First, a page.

Financial Statements Taxes and Cash Flow

Anonymous
timer Asked: Feb 5th, 2019
account_balance_wallet $80

Question Description

Need help in answering all document attached

Attachment preview

Test Your Knowledge

Chapter 2: Financial statements, taxes and cash flow

2.1 The balance sheet B/S

1. What is the balance sheet identity?

2. What is liquidity? Why is it important?

3. Explain the difference between book value and market value. Which is more important 

to the financial manager? Why?

4. The Klingon Corporation has NFA with a book value of $700 and an appraised market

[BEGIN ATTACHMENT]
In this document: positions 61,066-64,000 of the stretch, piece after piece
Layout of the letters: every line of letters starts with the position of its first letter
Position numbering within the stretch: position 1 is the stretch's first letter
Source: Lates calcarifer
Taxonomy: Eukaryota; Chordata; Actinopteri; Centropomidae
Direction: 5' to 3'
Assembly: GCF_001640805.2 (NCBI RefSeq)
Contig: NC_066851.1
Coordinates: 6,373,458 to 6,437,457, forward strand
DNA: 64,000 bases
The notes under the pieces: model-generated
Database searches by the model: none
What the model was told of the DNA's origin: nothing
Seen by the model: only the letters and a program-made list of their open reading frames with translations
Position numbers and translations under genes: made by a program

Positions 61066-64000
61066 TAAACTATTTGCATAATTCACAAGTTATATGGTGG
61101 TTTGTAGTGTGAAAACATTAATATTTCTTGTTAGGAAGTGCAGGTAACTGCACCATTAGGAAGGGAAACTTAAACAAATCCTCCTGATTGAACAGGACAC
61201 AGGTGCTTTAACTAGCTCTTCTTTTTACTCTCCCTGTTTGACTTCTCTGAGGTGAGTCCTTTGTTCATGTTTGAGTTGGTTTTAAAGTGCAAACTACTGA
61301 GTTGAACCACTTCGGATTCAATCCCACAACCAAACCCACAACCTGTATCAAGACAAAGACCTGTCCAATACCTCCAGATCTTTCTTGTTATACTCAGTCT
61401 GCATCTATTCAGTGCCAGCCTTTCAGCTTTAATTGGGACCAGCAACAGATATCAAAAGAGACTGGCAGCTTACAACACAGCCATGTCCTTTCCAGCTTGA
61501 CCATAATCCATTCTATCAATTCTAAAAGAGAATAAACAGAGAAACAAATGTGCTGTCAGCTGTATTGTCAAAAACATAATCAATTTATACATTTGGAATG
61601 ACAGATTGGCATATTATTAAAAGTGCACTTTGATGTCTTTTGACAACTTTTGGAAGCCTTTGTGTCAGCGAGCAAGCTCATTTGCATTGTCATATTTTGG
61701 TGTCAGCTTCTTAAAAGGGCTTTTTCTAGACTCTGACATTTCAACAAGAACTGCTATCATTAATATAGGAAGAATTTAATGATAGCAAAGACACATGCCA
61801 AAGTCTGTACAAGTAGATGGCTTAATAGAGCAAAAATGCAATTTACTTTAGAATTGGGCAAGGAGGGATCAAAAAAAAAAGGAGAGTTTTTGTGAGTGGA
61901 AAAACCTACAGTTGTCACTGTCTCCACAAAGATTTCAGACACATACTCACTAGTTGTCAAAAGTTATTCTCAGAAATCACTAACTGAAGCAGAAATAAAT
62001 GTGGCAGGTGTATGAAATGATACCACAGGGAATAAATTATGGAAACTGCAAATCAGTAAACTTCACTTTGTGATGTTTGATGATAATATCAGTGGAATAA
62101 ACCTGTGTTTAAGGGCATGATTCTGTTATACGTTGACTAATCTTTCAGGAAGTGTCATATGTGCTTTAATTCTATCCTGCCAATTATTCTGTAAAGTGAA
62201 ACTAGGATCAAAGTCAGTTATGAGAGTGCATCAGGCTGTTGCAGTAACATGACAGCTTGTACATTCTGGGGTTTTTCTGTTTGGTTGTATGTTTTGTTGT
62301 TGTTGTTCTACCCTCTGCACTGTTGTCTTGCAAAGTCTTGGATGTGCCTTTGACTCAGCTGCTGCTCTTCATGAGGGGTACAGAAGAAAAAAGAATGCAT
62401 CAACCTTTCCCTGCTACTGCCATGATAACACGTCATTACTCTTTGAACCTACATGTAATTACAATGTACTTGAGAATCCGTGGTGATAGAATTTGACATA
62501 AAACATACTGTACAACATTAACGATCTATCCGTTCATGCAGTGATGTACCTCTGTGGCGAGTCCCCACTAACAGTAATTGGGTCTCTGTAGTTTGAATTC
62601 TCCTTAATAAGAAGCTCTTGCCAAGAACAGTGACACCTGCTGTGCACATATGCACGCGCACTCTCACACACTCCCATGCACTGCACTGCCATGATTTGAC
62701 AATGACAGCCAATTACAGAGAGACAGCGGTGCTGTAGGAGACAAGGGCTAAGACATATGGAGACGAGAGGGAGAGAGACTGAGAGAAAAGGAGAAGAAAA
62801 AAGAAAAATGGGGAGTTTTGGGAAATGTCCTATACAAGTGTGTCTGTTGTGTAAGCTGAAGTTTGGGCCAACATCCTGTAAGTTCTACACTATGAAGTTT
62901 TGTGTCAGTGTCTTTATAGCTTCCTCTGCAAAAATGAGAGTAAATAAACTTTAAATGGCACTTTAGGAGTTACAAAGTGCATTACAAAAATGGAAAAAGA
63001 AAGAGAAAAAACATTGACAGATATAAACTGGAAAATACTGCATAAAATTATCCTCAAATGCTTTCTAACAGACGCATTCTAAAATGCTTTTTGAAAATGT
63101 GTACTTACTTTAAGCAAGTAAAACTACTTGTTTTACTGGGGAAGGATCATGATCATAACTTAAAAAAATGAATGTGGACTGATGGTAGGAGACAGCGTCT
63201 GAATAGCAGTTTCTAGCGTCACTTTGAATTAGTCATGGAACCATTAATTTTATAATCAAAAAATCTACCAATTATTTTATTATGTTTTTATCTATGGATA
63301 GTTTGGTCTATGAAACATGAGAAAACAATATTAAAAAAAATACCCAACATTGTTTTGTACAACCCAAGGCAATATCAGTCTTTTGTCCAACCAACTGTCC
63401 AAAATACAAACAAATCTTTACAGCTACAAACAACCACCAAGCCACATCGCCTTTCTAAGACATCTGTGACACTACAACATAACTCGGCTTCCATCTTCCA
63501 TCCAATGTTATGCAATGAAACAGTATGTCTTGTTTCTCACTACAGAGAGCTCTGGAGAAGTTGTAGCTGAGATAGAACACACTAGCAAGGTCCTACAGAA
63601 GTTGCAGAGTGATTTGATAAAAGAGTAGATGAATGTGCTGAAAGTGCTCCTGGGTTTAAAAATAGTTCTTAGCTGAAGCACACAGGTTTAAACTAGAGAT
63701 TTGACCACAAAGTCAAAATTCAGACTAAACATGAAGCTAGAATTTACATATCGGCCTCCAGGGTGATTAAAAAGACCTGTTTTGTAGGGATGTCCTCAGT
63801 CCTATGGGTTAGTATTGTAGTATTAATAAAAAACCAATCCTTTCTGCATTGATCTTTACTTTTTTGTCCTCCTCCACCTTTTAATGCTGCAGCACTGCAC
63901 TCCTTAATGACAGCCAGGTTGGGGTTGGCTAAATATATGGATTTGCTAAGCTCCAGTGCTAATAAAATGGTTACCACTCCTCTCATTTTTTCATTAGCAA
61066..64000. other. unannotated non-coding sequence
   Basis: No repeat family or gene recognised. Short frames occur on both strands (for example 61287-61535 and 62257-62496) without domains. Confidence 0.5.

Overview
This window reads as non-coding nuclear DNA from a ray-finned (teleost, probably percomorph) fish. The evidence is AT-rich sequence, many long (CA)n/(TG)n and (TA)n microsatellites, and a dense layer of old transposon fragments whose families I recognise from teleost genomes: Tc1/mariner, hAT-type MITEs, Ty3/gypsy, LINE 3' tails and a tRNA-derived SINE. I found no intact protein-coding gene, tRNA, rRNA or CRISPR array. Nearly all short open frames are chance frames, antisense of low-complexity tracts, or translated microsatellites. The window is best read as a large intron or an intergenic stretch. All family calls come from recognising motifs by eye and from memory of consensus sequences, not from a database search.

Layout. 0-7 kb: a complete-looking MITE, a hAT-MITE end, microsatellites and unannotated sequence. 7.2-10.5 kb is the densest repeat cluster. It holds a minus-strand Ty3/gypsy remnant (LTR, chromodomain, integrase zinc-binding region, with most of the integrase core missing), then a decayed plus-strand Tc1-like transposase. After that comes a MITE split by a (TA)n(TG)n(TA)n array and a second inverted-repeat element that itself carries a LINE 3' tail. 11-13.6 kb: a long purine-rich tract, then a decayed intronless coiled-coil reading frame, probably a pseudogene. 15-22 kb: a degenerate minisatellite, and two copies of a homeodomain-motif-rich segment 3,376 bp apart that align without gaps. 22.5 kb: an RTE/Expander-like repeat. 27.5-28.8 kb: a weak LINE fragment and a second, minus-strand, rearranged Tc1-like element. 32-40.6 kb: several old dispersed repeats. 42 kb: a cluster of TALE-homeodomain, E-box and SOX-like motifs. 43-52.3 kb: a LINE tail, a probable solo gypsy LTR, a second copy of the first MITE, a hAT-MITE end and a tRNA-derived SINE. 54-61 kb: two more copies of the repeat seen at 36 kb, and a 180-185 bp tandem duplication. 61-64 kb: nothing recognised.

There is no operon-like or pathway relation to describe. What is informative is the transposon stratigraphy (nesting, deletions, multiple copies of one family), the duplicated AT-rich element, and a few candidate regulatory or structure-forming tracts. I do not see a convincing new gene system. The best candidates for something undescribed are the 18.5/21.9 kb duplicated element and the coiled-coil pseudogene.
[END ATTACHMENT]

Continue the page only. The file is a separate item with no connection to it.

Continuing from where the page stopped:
value of $1,000. Net working capital is $400 on the books, but approximately $600 

would be realized if all current accounts were liquidated. Klingon has $500 in long-

term debt, both book value and market value. What is the book value of the equity? 

What is the market value?

5. Prepare a 2009 balance sheet for Bertinlli Corp. based on the following information:

Cash = $195,000; patents and copyrights = $780,000; accounts payable = $405,000; 

accounts receivable = $137,000; tangible net fixed assets = $$2,800,000; inventory = 

$264,000; notes payable = $160,000; accumulated retained earnings = $1,934,000; 

long-term debt = $1,195,300.

Unformatted Attachment Preview